WASHINGTON— President Barack Obama declared Friday that a no-fly zone over Libya to keep Col. Moammar Gadhafi from attacking rebels in his country remains a possibility as "we are slowly tightening the noose" around the Libyan leader. But Obama stopped short of moving toward military action. [Vote now: Should the United States establish a no-fly zone over Libya?]
"The bottom line is that I have not taken any options off the table at this point," Obama told a White House news conference. "I think it is important to understand that we have moved about as swiftly as an international coalition has ever moved to impose sanctions on Gadhafi."
He cited actions already taken, including getting American citizens and embassy workers out of the country, slapping tough United Nations sanctions on Libya and seizing $30 billion in Gadhafi's assets.
"I am absolutely clear that it is in the interests of the United States, and more importantly in the interests of the Libyan people, for Mr. Gadhafi to leave," Obama said. "And we're going to take a wide range of actions to try to bring about that outcome."
Obama said he wanted to make it clear to the longtime Libyan leader "that the world is watching" his brutal response to the rebellions in his country.
The president brushed off a comment on Thursday in congressional testimony by U.S. Director of National Intelligence James Clapper that Gadhafi's military was stronger than has been described and that "in the longer term ... the regime will prevail." [Check out a roundup of political cartoons on the Middle East protests.]
"He was making a hard-headed assessment about military capability," Obama said. "I don't think anybody disputes that Gadhafi has more firepower than the opposition. He wasn't making a statement of policy."
Obama added: "I believe Gadhafi is on the wrong side of history. I believe the Libyan people are anxious for freedom. We are going to be in contact with the opposition as well as in consultation with the international community" in an effort to pressure Gadhafi to leave.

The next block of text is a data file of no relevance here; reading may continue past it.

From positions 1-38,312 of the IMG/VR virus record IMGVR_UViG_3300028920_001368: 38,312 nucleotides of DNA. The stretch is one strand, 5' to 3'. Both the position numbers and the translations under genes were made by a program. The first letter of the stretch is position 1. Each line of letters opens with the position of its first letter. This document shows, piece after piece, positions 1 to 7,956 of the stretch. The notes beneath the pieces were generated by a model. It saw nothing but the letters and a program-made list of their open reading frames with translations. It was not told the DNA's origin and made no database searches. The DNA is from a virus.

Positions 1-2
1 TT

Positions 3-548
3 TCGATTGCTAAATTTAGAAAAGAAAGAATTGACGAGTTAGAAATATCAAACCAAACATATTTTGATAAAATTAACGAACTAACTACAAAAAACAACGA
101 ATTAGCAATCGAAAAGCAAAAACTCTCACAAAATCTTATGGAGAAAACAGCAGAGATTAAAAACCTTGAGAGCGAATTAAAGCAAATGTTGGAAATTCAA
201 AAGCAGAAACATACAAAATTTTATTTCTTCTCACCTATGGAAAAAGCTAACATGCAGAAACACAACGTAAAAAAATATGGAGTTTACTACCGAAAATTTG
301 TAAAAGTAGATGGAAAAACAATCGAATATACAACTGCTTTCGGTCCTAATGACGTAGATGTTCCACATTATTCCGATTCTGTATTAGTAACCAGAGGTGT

The president also said the United States and other nations have an obligation to prevent any repetition of the type of massacres that occurred in the Balkans or in Rwanda.
Obama opened his news conference with comments on the devastating Japanese earthquake and on recent rises in the price of gasoline, driven by instability in the Middle East and growing demand for fuel as the world emerges from a deep, long recession.
He said he had talked to Japanese Prime Minister Naoto Kan to extend U.S. condolences and offer help. He said the quake and tsunami were "potentially catastrophic" for Japan and "a reminder of just how fragile life can be."
As for possible danger to the U.S. from the tsunami that swept across the Pacific, past Hawaii and to the West Coast, Obama said the government was taking the situation "very seriously and monitoring it closely." [See photos of the earthquake and tsunami in Japan.]
He said that, even though there had been reports of damage at several Japanese nuclear plants, the Japanese prime minister told him that no radiation leaks had been detected. Obama said he had asked Energy Secretary Steven Chu to "provide any assistance that's necessary." If breaches in the safety system of the plants are found, they'll be "dealt with right away," Obama said.
As for gasoline prices and oil supplies, Obama said, "Here at home, everybody should know, if the situation demands it, we are prepared to tap" into the nation's petroleum reserves, located in salt caverns in Texas and Louisiana on the Gulf Coast. Some members of Congress from both parties have called for the president to take some of the oil to help hold down prices.
The Strategic Petroleum Reserve was established in response to the Arab oil embargo of 1973-1974. It was most recently tapped in September 2008 in response to Hurricanes Gustav and Ike. Obama said the reserve is generally intended for severe supply disruption emergencies and one doesn't exist now.